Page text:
Principal's Corner

Principal: Annette Sisler
 
March  5, 2019
 
On February 13th, Territorial students participated in a “Most Recycled” Valentine’s Day box contest.  Students gathered various items; such cardboard, pop lids, and even past homework assignments to construct fabulous creations.  The entries lined the main hall for all to see.  The Valentine boxes ranged from washing machines to unicorns.  It was a fun sight to see. 
 
The annual Grandparent’s Day Tea was a great success, with outstanding grandparent participation.  We estimate that 192 grandparents and special guests joined a child or two or three for tea and pastries February 14th.   Entertainment was provided by Territorial students, directed by Music teacher Amy Burrow.   Each class performed a song or instrumental selection for their guests.  Festivities wrapped up with students and grandparents visiting a photo booth to commemorate the day, before stopping off to shop at the Scholastic Book Fair, and then wrapping up with crafts in the classroom.   Thank you Matt Thelander, Justin Boon and Officer Jackson for helping our guests get parked and to Lysa Sangermano for organizing this event again, as well as our faithful TPA volunteers, and TES staff; all of whom worked very hard to make this a memorable day for students and grandparents alike.  Likewise, a huge shout out to Jordan Peterson who used his tractor to pull vehicles out of the mud. 
 
Speaking of which, parents please refrain from parking on the grass.  Unfortunately, our parking lot capacity is limited and for the time being we are unable to increase the parking.   Thus I highly encourage you to consider carpooling or busing options.  We have asked First Student (our bus company) to consider adding a third bus to reduce student’s time on the bus.  They are working on some of the logistics involved with this request, we hope to hear from them soon.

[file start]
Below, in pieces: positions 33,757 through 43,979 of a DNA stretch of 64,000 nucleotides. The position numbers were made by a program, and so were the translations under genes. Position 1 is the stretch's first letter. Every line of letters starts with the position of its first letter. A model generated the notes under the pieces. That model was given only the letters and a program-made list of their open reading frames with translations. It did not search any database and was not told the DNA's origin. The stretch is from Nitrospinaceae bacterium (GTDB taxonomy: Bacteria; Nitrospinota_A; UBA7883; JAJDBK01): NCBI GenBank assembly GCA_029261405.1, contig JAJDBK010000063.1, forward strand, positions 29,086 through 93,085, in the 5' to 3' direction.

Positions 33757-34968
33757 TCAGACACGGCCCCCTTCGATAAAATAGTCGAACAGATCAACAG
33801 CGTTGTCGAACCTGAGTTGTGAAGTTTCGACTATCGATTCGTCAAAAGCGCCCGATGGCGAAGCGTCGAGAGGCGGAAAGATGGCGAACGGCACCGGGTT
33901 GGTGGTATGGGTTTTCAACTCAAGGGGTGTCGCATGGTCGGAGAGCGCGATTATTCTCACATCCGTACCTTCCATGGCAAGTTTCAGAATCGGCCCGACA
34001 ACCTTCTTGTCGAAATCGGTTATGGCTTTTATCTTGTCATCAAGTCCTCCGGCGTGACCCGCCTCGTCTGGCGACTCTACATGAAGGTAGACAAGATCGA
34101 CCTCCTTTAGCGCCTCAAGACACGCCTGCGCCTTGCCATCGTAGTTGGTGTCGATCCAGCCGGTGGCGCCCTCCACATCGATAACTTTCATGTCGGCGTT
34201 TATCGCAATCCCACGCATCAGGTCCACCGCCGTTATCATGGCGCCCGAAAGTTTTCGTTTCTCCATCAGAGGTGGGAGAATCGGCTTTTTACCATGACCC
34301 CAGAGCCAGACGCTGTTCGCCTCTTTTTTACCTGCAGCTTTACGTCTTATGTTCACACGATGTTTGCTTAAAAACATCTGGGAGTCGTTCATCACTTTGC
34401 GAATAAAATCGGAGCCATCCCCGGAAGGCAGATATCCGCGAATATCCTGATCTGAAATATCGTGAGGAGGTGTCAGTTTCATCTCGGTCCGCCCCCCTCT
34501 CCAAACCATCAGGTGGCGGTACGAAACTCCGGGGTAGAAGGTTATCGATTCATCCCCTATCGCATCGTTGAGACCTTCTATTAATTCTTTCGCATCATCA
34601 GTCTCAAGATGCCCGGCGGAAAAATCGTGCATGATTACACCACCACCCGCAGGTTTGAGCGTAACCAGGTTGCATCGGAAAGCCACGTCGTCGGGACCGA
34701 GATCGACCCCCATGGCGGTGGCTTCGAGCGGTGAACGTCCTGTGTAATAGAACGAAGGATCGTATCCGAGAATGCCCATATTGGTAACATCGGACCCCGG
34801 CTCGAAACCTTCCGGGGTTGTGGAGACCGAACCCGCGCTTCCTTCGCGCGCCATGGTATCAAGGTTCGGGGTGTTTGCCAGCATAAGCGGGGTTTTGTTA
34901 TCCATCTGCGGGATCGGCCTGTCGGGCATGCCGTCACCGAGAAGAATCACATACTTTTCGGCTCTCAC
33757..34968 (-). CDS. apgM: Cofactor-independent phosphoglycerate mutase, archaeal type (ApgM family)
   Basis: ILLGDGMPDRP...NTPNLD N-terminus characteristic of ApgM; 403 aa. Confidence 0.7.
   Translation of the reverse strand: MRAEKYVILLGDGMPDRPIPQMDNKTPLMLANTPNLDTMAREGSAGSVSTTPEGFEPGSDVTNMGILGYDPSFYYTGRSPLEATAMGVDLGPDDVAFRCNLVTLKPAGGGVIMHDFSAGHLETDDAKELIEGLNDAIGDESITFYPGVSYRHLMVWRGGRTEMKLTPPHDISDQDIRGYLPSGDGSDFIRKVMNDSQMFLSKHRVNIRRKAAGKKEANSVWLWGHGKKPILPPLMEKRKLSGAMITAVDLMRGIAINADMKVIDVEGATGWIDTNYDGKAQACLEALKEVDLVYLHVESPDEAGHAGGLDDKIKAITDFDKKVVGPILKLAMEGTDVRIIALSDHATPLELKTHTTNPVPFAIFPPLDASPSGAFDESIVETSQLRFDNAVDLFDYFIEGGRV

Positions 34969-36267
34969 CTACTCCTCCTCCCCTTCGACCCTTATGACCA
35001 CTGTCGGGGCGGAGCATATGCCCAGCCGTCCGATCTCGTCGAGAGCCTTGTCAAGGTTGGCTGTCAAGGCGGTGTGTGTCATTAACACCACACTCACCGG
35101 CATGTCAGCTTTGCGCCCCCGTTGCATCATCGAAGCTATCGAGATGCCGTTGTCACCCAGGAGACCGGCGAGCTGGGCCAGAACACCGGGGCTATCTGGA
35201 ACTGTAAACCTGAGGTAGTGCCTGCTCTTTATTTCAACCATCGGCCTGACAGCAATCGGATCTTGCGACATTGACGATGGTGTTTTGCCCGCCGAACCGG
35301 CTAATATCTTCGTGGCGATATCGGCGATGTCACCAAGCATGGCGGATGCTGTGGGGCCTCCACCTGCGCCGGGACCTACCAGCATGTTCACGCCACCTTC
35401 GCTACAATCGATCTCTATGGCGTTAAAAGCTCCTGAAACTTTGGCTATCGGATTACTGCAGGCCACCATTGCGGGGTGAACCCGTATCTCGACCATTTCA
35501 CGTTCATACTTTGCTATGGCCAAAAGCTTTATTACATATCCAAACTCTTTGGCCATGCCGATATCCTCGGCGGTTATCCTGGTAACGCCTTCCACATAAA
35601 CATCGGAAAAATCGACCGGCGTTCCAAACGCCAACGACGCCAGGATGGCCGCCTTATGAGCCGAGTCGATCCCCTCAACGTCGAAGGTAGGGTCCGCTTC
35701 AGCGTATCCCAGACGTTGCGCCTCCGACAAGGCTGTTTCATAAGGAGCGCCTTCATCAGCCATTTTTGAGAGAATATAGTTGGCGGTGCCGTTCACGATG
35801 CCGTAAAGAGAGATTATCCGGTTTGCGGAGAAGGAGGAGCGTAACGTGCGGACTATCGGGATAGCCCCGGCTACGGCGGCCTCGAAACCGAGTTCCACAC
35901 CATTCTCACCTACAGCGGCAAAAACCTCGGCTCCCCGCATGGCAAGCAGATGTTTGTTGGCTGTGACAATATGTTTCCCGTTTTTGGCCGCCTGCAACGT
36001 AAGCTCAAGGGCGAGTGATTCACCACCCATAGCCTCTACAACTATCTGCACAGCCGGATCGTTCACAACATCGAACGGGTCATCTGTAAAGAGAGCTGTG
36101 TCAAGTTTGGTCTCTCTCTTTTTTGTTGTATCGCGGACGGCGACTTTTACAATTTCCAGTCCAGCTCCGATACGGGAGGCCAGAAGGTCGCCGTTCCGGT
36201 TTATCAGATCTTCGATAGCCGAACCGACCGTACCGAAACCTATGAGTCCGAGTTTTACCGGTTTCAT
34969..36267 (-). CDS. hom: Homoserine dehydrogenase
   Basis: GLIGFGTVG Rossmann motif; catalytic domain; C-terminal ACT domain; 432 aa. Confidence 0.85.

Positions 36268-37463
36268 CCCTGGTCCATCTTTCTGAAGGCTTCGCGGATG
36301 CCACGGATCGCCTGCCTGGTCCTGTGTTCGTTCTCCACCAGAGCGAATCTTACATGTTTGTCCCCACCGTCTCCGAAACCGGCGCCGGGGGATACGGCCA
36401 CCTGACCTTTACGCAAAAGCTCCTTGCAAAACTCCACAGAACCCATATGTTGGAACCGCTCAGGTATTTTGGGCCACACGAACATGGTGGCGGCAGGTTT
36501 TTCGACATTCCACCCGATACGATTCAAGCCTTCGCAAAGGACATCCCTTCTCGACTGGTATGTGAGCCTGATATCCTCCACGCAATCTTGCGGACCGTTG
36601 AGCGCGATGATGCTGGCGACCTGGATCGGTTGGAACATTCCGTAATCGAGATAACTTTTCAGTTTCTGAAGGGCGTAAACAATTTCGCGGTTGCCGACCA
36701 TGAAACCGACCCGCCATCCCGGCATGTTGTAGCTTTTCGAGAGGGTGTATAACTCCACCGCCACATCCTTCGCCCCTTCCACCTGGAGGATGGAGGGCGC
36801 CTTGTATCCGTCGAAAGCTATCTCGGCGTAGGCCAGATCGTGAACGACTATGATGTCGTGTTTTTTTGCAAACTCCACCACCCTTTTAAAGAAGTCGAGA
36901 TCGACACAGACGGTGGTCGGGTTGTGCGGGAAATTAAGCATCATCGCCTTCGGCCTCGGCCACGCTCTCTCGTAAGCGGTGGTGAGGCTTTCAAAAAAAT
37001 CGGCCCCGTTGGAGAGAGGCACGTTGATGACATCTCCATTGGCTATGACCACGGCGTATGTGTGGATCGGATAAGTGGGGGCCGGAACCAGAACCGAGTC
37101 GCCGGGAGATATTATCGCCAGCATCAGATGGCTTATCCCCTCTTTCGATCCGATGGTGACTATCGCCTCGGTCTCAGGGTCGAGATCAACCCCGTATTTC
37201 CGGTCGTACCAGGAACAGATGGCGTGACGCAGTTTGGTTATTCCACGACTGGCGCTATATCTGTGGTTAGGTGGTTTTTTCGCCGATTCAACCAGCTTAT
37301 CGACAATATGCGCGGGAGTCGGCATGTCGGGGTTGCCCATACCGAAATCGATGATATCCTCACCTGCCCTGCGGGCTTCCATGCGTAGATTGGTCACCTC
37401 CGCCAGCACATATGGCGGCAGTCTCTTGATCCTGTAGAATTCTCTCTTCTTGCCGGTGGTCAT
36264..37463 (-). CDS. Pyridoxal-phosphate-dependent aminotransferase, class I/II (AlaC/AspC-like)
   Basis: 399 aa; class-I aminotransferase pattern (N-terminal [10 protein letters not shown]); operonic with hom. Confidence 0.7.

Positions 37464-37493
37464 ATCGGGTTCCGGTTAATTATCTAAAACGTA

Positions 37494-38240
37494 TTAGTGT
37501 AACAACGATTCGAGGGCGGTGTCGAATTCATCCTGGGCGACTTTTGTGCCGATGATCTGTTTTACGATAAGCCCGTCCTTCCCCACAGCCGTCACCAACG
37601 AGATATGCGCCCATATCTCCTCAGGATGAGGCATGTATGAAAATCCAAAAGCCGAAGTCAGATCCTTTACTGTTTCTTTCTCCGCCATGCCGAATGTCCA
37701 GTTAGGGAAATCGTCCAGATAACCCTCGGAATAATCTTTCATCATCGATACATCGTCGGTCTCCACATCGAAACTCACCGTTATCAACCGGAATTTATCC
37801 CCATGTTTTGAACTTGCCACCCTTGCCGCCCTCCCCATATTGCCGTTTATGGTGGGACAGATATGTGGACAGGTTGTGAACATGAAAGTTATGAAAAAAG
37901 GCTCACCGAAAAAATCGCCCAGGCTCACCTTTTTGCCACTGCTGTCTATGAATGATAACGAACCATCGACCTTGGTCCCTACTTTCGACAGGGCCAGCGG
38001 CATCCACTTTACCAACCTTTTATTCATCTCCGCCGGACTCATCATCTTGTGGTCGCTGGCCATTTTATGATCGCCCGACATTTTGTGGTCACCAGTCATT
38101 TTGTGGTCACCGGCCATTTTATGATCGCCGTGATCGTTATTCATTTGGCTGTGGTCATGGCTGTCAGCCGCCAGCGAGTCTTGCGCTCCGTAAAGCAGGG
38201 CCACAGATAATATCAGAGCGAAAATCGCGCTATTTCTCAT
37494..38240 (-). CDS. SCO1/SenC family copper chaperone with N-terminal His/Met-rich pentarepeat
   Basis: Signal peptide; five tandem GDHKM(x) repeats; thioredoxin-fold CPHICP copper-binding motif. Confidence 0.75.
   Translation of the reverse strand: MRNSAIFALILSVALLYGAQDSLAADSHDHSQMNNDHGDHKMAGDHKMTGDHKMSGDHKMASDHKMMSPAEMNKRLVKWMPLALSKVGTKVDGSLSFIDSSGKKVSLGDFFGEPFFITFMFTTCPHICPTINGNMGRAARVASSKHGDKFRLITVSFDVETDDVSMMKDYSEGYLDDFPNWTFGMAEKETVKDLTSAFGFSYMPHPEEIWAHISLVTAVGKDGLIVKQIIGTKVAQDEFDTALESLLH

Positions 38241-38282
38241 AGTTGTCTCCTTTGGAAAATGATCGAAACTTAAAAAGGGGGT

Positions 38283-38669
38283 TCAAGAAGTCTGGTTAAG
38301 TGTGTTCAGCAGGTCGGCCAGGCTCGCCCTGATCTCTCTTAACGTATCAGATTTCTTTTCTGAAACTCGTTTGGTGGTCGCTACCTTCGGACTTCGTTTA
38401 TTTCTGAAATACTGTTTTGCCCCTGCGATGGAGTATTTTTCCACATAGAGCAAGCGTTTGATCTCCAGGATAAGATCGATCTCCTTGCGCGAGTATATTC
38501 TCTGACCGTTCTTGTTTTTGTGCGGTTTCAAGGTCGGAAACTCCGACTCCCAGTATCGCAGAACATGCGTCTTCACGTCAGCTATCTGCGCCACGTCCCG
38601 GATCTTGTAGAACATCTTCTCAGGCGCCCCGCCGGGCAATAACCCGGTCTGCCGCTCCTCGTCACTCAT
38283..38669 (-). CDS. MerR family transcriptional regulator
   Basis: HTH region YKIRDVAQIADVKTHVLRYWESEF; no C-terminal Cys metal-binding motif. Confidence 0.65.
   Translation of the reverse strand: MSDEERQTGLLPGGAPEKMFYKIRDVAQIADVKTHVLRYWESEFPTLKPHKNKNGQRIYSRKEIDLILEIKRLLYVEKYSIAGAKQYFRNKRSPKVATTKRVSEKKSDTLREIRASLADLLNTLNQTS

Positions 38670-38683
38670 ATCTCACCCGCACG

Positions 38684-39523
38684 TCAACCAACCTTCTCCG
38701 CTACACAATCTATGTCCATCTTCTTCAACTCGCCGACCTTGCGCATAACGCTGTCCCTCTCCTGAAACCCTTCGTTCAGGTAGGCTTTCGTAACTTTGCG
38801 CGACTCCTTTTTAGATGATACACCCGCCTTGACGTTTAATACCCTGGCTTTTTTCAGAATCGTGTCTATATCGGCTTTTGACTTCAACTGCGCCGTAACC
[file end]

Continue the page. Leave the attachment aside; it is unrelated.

Please drop off students at 8:00 so they can be in their seat and ready to start instruction by 8:15. Also when dropping off students at student drop off, please pull forward to the end of the sidewalk, and have students ready to exit the vehicle safely and quickly.  Please remember that if the driveway gate is open, the “man” gate is unlocked, and students should pass through that versus walking through the driveway gate.  If you are parking in the lower parking lot, please walk your student up through the parking lot and not up the driveway.  It is a narrow driveway, and doing so creates a safety concern.  Once the buses arrive and are parked, you are welcome to pull up to the upper black top to unload students.  However, if you are not using the student drop off area, it is your responsibility to walk your child across the blacktop, as cars are passing through this area at this time. 
 
Students being picked up are released once the buses leave the parking lot at approximately 2:38. It is my goal to have all bus riders on the buses no later than 2:37, and buses pulling out of the lot by 2:38.  For safety reasons, those picking up students need to stay outside the fence until the buses leave.  Again, once the buses leave the upper blacktop you are welcome to pull up and park there.  Once again, it is important that you walk out to meet your students, as it is not safe for them to cross the black top unaccompanied.  You may stagger your pick up time by a few minutes, and come closer to 2:42 to help with congestion.